Genetically encoded fluorescent sensors for glycine and D-serine detection
PI: Laura Caldinelli and Loredano Pollegioni
Rosini et al., 2020. Biosensors for D-amino acids: detection methods and applications. Int J Mol Sci., 21:4574. Doi: 10.3390/ijms21134574.
Pollegioni and Sacchi, 2010. Metabolism of the neuromodulator
D-serine. Cell Mol Life Sci., 67:2387-2404. Doi: 10.1007/s00018-010-0307-9.
CNRS - ENS Paris Saclay - Gif-sur-Yvette, FR
The activation of the NMDA receptors (NMDAR) involves the simultaneous binding of glutamate and of a co-agonist, which can be glycine or D-serine. Altered concentration of these neurotransmitters
causes NMDAR dysfunction resulting in neurological disorders:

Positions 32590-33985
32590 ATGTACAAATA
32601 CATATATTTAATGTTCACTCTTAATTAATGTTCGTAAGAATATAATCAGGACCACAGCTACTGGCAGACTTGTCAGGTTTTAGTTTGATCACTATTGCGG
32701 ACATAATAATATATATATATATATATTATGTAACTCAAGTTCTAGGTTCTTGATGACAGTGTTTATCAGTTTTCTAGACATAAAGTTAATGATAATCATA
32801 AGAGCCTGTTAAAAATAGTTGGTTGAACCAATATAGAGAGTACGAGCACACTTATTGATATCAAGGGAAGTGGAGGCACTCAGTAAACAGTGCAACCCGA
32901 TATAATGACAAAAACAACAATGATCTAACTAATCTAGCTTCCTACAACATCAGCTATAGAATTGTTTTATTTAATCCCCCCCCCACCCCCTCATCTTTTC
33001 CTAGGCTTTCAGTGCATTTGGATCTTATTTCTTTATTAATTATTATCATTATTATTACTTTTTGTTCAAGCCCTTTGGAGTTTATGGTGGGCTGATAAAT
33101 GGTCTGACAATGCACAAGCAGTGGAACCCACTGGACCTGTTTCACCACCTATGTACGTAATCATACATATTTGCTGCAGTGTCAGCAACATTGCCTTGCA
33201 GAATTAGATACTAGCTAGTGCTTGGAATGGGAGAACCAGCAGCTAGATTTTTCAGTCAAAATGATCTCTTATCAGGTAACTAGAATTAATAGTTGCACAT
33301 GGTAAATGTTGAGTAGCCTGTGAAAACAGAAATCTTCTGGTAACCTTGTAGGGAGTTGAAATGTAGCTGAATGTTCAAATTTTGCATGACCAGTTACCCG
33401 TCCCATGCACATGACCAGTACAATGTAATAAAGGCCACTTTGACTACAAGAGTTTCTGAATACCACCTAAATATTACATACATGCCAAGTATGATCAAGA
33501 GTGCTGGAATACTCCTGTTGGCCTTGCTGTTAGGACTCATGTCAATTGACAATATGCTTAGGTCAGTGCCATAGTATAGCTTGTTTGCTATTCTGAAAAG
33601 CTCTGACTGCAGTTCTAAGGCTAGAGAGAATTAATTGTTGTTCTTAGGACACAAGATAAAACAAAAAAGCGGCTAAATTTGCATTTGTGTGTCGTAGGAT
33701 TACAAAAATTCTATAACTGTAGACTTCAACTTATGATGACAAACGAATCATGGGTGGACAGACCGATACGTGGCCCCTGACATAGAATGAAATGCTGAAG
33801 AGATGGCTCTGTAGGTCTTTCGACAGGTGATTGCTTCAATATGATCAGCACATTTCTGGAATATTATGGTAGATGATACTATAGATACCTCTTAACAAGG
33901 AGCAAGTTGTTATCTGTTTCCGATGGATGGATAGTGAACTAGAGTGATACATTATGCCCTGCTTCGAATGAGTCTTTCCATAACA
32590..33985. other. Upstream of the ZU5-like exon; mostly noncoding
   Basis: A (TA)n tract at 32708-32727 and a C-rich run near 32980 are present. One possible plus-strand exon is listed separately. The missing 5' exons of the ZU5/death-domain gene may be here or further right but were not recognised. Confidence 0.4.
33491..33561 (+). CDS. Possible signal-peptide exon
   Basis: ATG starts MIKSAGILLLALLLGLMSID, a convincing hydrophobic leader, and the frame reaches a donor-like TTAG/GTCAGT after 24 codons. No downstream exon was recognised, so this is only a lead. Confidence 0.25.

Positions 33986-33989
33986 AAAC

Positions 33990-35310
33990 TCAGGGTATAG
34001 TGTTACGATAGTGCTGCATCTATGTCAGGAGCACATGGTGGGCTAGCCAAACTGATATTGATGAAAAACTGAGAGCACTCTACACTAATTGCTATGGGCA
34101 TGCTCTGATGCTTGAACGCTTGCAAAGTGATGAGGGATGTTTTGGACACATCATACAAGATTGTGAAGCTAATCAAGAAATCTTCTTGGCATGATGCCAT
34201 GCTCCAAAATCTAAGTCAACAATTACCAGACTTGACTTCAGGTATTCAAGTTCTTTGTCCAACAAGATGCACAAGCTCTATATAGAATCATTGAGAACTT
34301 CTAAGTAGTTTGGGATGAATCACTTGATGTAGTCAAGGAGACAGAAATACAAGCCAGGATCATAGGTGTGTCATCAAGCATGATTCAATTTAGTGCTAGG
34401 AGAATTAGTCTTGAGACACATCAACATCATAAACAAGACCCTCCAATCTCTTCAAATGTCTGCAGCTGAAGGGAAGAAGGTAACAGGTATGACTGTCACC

an overstimulation of NMDAR is involved in stroke, epilepsy, Parkinson’s disease, Alzheimer’s disease, amyotrophic lateral sclerosis and major depressive disorder;
a downregulation of NMDAR is
involved in schizophrenia and attention deficit hyperactivity disorder.
This project is aimed to develop two genetically encoded fluorescent biosensors highly specific for glycine and D-serine, which can be exploited to assay the concentration of these two neurotransmitters into living cells.
Genetically encoded fluorescent biosensors developed during this project will be expressed in cultured neurons and in animal brain in order to assay the concentration of these two signaling molecules in vivo and thus to assess alterations due to pathological mechanisms or therapeutic treatments.